Developer Blog Series: Beginner ‘CUDA Refresher’ Tutorials

The CUDA Refresher blog posts are authored by NVIDIA’s Pradeep Gupta, Director of the Solutions Architecture and Engineering team, with the goal of refreshing key concepts in CUDA, tools, and optimization for beginning or intermediate developers.

Part 1: Reviewing the Origins of GPU Computing

Scientific discovery and business analytics drive an insatiable demand for more computing resources. Many applications—weather forecasting, computational fluid dynamics simulations, and more recently machine learning and deep learning—need an order of magnitude more computational power than is currently available, with more complex algorithms that need more compute power to run.

The computing industry has relied on various ways to provide needed performance, such as increased transistor density, instruction-level parallelism, Dennard scaling, and so on  

Read the full post on the NVIDIA Developer Blog.

Part 2: Getting started with CUDA

This is the second post in the CUDA Refresher series.

Advancements in science and business drive an insatiable demand for more computing resources and acceleration of workloads. Parallel programming is a profound way for developers to accelerate their applications. However, it has some common challenges. 

The first challenge is to simplify parallel programming to make it easy to program. Easy programming attracts more developers and motivates them to port many more applications on parallel processors. The second challenge is to develop application software that transparently scales its parallelism to leverage the increasing number of processor cores with GPUs. 

In this post, the team discusses how CUDA meets those challenges. They also lay out how to get started with installing CUDA.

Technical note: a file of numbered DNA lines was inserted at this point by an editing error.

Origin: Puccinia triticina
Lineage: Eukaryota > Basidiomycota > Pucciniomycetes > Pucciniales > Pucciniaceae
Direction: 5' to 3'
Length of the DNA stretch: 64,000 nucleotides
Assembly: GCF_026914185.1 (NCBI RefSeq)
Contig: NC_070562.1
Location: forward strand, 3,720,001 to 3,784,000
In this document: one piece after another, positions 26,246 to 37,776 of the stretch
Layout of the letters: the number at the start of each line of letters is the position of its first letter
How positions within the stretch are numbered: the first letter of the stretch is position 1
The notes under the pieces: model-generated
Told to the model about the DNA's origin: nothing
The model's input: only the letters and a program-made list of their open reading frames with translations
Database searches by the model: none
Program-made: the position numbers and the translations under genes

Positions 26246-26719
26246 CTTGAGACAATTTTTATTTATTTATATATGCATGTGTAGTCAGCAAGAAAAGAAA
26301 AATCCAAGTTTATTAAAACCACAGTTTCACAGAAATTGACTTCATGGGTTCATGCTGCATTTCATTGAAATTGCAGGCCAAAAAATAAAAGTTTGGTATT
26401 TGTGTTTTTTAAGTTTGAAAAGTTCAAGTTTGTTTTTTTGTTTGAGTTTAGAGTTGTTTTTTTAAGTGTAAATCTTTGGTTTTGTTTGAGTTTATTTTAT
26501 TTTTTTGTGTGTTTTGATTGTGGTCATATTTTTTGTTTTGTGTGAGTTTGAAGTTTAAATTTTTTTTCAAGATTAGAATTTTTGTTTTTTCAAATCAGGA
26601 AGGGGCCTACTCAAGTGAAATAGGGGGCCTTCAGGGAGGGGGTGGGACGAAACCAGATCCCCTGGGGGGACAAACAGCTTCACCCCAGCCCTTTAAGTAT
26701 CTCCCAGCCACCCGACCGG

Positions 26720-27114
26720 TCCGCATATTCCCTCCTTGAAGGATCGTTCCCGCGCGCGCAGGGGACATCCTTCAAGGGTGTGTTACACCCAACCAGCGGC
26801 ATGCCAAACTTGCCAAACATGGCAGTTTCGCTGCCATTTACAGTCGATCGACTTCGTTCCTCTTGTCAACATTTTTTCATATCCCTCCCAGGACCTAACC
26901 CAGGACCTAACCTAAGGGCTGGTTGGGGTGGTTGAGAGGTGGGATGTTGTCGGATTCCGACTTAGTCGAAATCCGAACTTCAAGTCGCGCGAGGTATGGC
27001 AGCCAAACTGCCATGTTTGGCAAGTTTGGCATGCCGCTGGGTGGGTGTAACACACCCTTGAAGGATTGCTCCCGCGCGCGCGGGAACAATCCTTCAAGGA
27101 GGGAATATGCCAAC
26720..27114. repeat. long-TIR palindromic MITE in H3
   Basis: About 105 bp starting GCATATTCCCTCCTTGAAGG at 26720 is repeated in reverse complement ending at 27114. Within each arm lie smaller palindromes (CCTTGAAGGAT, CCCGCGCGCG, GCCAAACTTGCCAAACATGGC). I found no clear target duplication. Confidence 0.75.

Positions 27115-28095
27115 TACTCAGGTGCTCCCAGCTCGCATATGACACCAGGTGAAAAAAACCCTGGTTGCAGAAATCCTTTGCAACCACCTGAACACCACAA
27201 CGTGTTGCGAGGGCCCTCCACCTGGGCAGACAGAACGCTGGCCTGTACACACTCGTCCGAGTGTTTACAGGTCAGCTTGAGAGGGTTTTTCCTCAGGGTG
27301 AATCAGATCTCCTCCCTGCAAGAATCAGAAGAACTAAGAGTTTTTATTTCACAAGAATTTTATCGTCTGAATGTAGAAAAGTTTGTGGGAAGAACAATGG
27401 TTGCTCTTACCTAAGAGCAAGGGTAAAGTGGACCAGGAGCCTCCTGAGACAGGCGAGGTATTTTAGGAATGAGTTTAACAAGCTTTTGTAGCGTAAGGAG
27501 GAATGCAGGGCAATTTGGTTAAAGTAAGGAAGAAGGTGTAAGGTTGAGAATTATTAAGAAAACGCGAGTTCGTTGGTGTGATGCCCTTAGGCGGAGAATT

Read the full post on the NVIDIA Developer Blog.

Part 3: The GPU Computing Ecosystem

This is the third post in the CUDA Refresher series.

Ease of programming and a giant leap in performance is one of the key reasons for the CUDA platform’s widespread adoption. The second biggest reason for the success of the CUDA platform is the availability of a broad and rich ecosystem.

Like any new platform, CUDA’s success was dependent on tools, libraries, applications, and partners available for CUDA ecosystem. Any new computing platform needs developers to port applications to a new platform. To do that, developers need state of art tools and development environments.

After applications start scaling, more tools are essential at the datacenter level. NVIDIA is committed to providing state-of-art tools and ecosystem services to developers and enterprises.

Read the full post on the NVIDIA Developer Blog.

Part 4: The CUDA Programming Model

This is the fourth post in the CUDA Refresher series, which has the goal of refreshing key concepts in CUDA, tools, and optimization for beginning or intermediate developers.

The CUDA programming model provides an abstraction of GPU architecture that acts as a bridge between an application and its possible implementation on GPU hardware. This post outlines the main concepts of the CUDA programming model by outlining how they are exposed in general-purpose programming languages like C/C++.

Let me introduce two keywords widely used in CUDA programming model: host and device.

The host is the CPU available in the system. The system memory associated with the CPU is called host memory. The GPU is called a device and GPU memory likewise called device memory.

Read the full post on the NVIDIA Developer Blog.


About the Authors

Pradeep Gupta
About Pradeep Gupta

Pradeep Gupta is Director of the Solutions Architecture and Engineering team at NVIDIA. He is responsible for running technical customer engagements for industries like autonomous driving, healthcare, and telecoms where AI is transforming many possible aspects of industry solutions. His focus is on building production-grade AI that can be deployed in life-critical systems. Previously, Pradeep worked in areas like high-performance computing, computer vision, mathematical library development, and data center technologies. He received a master’s degree in research from the Indian Institute of Science (IISc), Bangalore. His research focused on developing compute-efficient algorithms.

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